Google Analytics Multi-Channel Conversion Segments for eCommerce

Estimated Reading Time: 5 minutes

So following up on a previous post about Multi-Channel Funnel Reports and Attribution, I had to describe an awesome feature with these Google Analytics reports, and that is Conversion Segments.  Want to get some actionable data from your conversions/transactions, this is how!

Google Analytics action

Conversion Segments and Stellar Insights (similar but different than Advanced Segments!)

A commonly overlooked, but very convenient segmentation option for multi-channel funnel reports are the conversion segments.  As Google puts it, “Conversion Segments allow you to isolate and analyze specific sets of conversion paths in your Multi-Channel Funnel reports. For example, you might create a conversion segment that only includes funnels in which the first interaction was a conversion above a certain value. You can then browse your Multi-Channel Funnel reports, viewing data only for this conversion segment. Or you can compare this segment side by side with data from other segments.”  Here is my take:

1. Standard pre-configured conversion segments are a good start to start pulling some data.  These can be found above your multi-channel funnel reports, same place that advanced segments are normally located in other standard reports.  Essentially, I see a lot of similarities between conversion segments and advanced segments because they show you a portion of your website visitors that match a certain criteria or behavior.

2. Again, just like Advanced Segments, you can create custom conversion segments.  These, in my opinion, are much better especially for transaction data.  Since every business is different, not only in what the goal of the website is, what is sold (if eCommerce website), but also general marketing efforts can vary.  Setting up unique conversions segments that are highly relevant to your business and website goals make more sense than always using the standard pre-configured conversion segments in Google Analytics out of the box. An example of potential insights you can uncover include how your PPC efforts, partciularly with Google Adwords, effect organic searches tied to conversions… say what!? Yeah, you can see some correlation there.  Other examples could be how organic search effects direct traffic conversions, and at what point (second click, third click, right-before-conversion click etc). Correlate conversion segments with visitor type data and that opens up all new insights what type of marketing works for getting new visitors to your site (inbound marketing) versus bringing back your returning visitors (lead nurturing).  Last insight I want to highlight is if you use time lag conversion segment, you can see not only the consumer journey as far as touchpoints, but in respects to time that it takes your visitors to convert or make a purchase (best for planning/forecasting sales eh?).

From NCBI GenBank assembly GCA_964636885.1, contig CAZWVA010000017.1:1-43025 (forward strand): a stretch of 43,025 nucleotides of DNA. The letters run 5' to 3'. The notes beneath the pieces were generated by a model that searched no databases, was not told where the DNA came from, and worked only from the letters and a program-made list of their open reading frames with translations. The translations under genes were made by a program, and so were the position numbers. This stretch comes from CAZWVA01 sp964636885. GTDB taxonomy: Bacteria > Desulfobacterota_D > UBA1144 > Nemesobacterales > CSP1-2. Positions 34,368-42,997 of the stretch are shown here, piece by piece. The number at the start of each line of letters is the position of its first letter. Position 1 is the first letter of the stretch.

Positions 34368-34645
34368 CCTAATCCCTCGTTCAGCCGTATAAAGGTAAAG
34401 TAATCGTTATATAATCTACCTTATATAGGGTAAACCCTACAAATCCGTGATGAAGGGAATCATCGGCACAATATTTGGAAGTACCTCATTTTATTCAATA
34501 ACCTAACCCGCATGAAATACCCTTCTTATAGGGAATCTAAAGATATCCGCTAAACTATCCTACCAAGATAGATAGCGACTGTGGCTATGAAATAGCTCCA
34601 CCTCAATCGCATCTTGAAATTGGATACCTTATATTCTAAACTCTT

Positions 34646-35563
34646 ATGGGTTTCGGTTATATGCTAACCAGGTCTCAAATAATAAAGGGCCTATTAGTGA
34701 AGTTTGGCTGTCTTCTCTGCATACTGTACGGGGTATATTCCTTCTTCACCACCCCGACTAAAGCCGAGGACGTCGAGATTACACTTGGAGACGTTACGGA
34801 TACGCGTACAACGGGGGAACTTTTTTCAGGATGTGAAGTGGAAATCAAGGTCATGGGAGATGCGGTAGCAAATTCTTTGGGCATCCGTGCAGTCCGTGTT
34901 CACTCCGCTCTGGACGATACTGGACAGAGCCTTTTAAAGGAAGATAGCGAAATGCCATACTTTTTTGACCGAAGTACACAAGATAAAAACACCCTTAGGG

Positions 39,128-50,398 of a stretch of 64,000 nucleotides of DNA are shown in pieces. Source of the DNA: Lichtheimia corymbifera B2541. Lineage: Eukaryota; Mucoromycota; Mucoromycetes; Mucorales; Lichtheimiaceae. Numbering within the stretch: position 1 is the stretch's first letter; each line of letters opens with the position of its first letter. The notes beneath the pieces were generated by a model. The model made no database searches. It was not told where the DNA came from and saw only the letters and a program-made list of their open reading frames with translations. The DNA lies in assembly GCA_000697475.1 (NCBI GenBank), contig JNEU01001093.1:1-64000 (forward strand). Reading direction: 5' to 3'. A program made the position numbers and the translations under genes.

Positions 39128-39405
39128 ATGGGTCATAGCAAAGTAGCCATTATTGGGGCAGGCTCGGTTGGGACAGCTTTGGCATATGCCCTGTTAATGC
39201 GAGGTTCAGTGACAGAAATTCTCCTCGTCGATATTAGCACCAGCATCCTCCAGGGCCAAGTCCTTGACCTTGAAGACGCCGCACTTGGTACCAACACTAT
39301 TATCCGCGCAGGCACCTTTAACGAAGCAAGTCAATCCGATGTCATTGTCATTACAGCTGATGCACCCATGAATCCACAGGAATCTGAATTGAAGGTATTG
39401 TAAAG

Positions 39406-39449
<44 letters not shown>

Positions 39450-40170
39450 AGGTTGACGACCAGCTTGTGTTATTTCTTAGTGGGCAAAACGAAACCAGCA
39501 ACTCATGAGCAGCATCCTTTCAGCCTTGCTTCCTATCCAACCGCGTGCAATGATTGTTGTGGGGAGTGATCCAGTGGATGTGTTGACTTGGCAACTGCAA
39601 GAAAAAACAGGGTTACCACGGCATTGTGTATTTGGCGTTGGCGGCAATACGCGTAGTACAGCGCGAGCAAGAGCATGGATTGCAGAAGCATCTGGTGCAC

Google Analytics Conversion Segments Multi Channel Funnel Reports

3. Use conversions in every standard report to really get some cool data.  One thing to note is if you see a ton of last channels/touchpoints being attributed to direct traffic, this could be because somewhere in your goal funnel, checkout process, or conversion flow there is a break in the Google Analytics cookies being shared, and the visitor gets relabeled as a new direct visitor.  Hence why I always highly recommend reviewing checkout processes, particularly when leaving the site for an external shopping cart only to return back on the final “thank you” page.

Okay, so conversion segments and multi-channel funnels are awesome, I hope I’ve convinced you of that much.  To jumpstart your use of them, here is a few suggested channel groupings you may want to consider (but always think about your business/website goals if these are applicable!):

–Email marketing (specific campaigns)

–Detailed Paid Search campaigns/ads split into different Channel groupings (by source/service aka Google vs Bing)

–Specific social media referrals/campaigns

–Direct visits directly to sign in page, label as “current customers”

–Split other Direct visits into subcategories based off landing pages known

–Mobile visitors navigating directly to mobile site

Due to my minor laziness, I’m going to use the same close as my previous post: Understanding consumers at all touchpoints can be challenging but its critical for accurate analytics and to gather some unique insights.  When your business is completely online as an eCommerce site, using multi-channel funnel reports and conversion segments is an easy way to start understanding that journey immediately.  However, keep in mind the future: Universal Analytics and how you can link offline marketing activity to online activity for the FULL analytics picture.  Stay tuned for some blogs how we’re developing Universal Analytics integrations with our favorite CRMs, call center data and more.  For the time being, register for our FREE May seminar and/or webinar:

Tracking E-Commerce Success with Google Analytics



Register for our event here!


Article Written by Amin Shawki

Author

  • Amin Shawki

    Amin is Head of Growth at InfoTrust and comes from humble beginnings as a Social Media Intern. Wearing multiple hats and having had multiple roles, including most notably starting and leading the expansion in Dubai, UAE for InfoTrust, Amin enjoys working with the international team across many different clients and projects to drive growth and new innovations for the company. Never against a chill night playing some Settlers of Catan but always up for an adventure to try new things.

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Originally Published: May 2, 2013

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July 20, 2023
Originally published on May 2, 2013

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